There was a talk in Corpus Christi today that was a kind of grad student slam dunk. Organized by Cinnamon Carlane and given by Henry Shue, the talk was on the ethics of climate change. Firstly, it involved free sandwiches (fully 2/3 of which were vegetarian). Secondly, as with most of Professor Shue’s talks, it involved the distribution of a comprehensive bibliography. With a thesis upcoming, you can never have too many articles of assuredly high quality to include in your discussion and, perhaps more importantly, your bibliography. Thirdly, the room was packed with people interested in environmental politics: an elusive variety of student who seem to be spread across every program and department, and only come together under unusual circumstances.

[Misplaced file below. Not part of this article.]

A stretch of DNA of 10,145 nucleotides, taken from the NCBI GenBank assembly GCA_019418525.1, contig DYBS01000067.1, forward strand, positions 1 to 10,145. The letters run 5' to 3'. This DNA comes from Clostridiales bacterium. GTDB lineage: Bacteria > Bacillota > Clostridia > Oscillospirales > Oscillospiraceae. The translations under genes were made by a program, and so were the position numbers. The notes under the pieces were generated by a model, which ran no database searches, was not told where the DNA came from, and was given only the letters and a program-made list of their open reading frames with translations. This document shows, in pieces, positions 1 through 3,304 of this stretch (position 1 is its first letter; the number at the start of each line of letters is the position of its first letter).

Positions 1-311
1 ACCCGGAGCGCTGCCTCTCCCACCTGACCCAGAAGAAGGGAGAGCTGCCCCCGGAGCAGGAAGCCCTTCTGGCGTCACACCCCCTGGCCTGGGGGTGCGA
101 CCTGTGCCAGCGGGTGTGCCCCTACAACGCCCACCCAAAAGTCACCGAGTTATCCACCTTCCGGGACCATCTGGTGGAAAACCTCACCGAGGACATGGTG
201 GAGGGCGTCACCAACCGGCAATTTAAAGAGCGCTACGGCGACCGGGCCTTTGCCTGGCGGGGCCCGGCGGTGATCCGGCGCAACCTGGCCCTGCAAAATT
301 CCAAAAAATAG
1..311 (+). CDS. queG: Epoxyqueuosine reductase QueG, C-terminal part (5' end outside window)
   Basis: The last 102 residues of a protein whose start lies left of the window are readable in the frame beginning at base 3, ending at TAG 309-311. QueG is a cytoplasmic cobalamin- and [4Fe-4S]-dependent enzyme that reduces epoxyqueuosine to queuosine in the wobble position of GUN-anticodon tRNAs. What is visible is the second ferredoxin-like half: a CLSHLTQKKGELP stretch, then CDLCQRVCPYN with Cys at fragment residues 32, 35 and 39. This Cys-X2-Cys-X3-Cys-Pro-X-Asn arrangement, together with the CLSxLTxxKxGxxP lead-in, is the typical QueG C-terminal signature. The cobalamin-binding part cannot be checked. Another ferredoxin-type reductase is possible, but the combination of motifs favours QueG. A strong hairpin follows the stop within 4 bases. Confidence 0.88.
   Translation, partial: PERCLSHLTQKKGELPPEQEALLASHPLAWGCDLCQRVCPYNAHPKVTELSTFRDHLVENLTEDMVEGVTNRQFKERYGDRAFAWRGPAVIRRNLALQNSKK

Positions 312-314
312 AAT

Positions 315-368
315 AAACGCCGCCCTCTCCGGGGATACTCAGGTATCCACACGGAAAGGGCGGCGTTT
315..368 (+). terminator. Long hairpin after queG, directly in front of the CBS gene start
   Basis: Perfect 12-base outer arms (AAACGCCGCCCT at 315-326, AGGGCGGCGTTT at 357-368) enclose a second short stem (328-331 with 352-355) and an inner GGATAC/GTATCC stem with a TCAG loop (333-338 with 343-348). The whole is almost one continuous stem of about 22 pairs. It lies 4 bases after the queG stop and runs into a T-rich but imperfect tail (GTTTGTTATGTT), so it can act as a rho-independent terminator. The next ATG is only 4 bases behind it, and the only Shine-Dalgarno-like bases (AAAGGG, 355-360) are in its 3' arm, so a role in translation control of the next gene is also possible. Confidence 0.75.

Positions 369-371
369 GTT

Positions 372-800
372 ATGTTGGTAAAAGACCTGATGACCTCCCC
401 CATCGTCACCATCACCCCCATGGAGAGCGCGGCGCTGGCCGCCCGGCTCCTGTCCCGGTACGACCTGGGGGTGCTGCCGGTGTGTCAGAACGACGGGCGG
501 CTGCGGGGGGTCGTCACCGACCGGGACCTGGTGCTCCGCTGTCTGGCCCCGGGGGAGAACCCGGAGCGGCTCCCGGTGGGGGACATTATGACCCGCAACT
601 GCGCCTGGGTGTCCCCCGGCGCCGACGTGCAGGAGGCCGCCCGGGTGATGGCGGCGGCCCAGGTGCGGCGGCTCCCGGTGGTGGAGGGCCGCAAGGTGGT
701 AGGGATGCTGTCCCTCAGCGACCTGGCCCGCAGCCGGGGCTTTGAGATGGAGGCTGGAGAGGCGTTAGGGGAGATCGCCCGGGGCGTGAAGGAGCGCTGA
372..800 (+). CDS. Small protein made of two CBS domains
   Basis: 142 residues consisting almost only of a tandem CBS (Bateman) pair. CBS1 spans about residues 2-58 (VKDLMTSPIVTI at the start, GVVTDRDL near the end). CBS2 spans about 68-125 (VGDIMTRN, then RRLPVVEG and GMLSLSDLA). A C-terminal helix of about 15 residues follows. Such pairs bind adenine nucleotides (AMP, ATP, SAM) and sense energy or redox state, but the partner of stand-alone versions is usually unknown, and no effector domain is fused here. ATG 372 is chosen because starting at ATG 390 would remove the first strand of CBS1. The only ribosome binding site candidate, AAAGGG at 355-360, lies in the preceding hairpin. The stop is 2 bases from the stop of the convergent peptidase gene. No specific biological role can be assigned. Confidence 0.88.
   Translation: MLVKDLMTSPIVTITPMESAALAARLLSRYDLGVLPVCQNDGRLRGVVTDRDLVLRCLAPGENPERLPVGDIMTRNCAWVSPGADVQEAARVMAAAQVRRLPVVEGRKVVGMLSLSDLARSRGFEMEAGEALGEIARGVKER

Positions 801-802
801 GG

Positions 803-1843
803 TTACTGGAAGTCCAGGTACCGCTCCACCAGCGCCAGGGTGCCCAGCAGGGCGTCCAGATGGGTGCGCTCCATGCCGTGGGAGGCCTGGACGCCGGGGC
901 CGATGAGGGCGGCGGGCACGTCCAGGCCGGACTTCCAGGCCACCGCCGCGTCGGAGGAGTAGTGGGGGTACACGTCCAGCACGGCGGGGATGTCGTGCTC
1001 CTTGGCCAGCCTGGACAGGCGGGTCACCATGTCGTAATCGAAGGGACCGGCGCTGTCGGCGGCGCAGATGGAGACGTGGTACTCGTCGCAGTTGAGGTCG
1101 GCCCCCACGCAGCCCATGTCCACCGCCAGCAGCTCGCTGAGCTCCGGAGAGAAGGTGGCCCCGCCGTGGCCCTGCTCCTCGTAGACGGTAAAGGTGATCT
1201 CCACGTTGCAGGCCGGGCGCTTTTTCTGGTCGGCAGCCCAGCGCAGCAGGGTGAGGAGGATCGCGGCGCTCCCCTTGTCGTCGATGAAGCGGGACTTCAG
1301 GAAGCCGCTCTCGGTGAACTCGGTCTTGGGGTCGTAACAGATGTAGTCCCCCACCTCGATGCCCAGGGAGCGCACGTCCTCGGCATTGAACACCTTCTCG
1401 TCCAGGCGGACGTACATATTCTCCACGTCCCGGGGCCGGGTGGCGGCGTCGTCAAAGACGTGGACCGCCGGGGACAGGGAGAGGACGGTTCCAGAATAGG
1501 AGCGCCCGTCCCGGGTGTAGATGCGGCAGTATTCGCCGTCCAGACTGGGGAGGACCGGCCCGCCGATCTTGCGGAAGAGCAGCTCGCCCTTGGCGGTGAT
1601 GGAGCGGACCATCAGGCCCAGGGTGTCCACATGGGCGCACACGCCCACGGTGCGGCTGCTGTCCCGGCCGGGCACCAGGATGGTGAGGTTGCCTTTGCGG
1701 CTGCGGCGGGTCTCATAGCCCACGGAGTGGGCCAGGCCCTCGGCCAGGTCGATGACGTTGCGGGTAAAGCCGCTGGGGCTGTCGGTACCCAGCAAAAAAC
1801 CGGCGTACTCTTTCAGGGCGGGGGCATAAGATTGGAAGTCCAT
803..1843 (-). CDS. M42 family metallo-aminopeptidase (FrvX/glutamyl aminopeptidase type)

Shue’s moral argument is, of course, very well thought out and compelling. The biggest flaw, I think, is that he is not focused enough on the policy course that would be required to deal with climate change effectively, and the secondary moral phenomena that arise from that. That said, being able to make a strong foundational case that climate change is a problem upon which we are morally obligated to act may be an important step in the generation of the requisite level of political will.
Those interested in this stuff will probably appreciate knowing that Professor Sir Nicholas Stern is talking about his report on the economics of climate change in the exam schools, this Wednesday at 5:00pm.